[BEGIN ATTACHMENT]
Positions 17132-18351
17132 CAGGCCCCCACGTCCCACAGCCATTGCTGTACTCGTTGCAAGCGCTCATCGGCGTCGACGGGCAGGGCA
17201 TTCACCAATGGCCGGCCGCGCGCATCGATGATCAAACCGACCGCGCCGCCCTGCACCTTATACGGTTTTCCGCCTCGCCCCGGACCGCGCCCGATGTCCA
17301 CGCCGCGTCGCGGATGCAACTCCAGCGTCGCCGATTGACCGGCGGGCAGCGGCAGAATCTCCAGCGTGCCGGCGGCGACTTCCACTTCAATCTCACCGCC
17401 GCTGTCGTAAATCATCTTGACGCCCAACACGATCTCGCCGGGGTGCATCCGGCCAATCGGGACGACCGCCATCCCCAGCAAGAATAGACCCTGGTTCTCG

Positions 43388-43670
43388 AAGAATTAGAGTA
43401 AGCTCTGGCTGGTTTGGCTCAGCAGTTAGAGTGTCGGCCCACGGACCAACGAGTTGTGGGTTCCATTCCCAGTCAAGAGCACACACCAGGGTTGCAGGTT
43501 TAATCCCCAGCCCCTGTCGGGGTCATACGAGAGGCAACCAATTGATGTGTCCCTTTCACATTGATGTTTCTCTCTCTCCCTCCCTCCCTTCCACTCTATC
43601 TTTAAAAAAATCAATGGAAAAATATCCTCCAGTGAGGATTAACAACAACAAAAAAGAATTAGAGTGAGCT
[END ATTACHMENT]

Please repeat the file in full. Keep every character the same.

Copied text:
Positions 17132-18351
17132 CAGGCCCCCACGTCCCACAGCCATTGCTGTACTCGTTGCAAGCGCTCATCGGCGTCGACGGGCAGGGCA
17201 TTCACCAATGGCCGGCCGCGCGCATCGATGATCAAACCGACCGCGCCGCCCTGCACCTTATACGGTTTTCCGCCTCGCCCCGGACCGCGCCCGATGTCCA
17301 CGCCGCGTCGCGGATGCAACTCCAGCGTCGCCGATTGACCGGCGGGCAGCGGCAGAATCTCCAGCGTGCCGGCGGCGACTTCCACTTCAATCTCACCGCC
17401 GCTGTCGTAAATCATCTTGACGCCCAACACGATCTCGCCGGGGTGCATCCGGCCAATCGGGACGACCGCCATCCCCAGCAAGAATAGACCCTGGTTCTCG

Positions 43388-43670
43388 AAGAATTAGAGTA
43401 AGCTCTGGCTGGTTTGGCTCAGCAGTTAGAGTGTCGGCCCACGGACCAACGAGTTGTGGGTTCCATTCCCAGTCAAGAGCACACACCAGGGTTGCAGGTT
43501 TAATCCCCAGCCCCTGTCGGGGTCATACGAGAGGCAACCAATTGATGTGTCCCTTTCACATTGATGTTTCTCTCTCTCCCTCCCTCCCTTCCACTCTATC
43601 TTTAAAAAAATCAATGGAAAAATATCCTCCAGTGAGGATTAACAACAACAAAAAAGAATTAGAGTGAGCT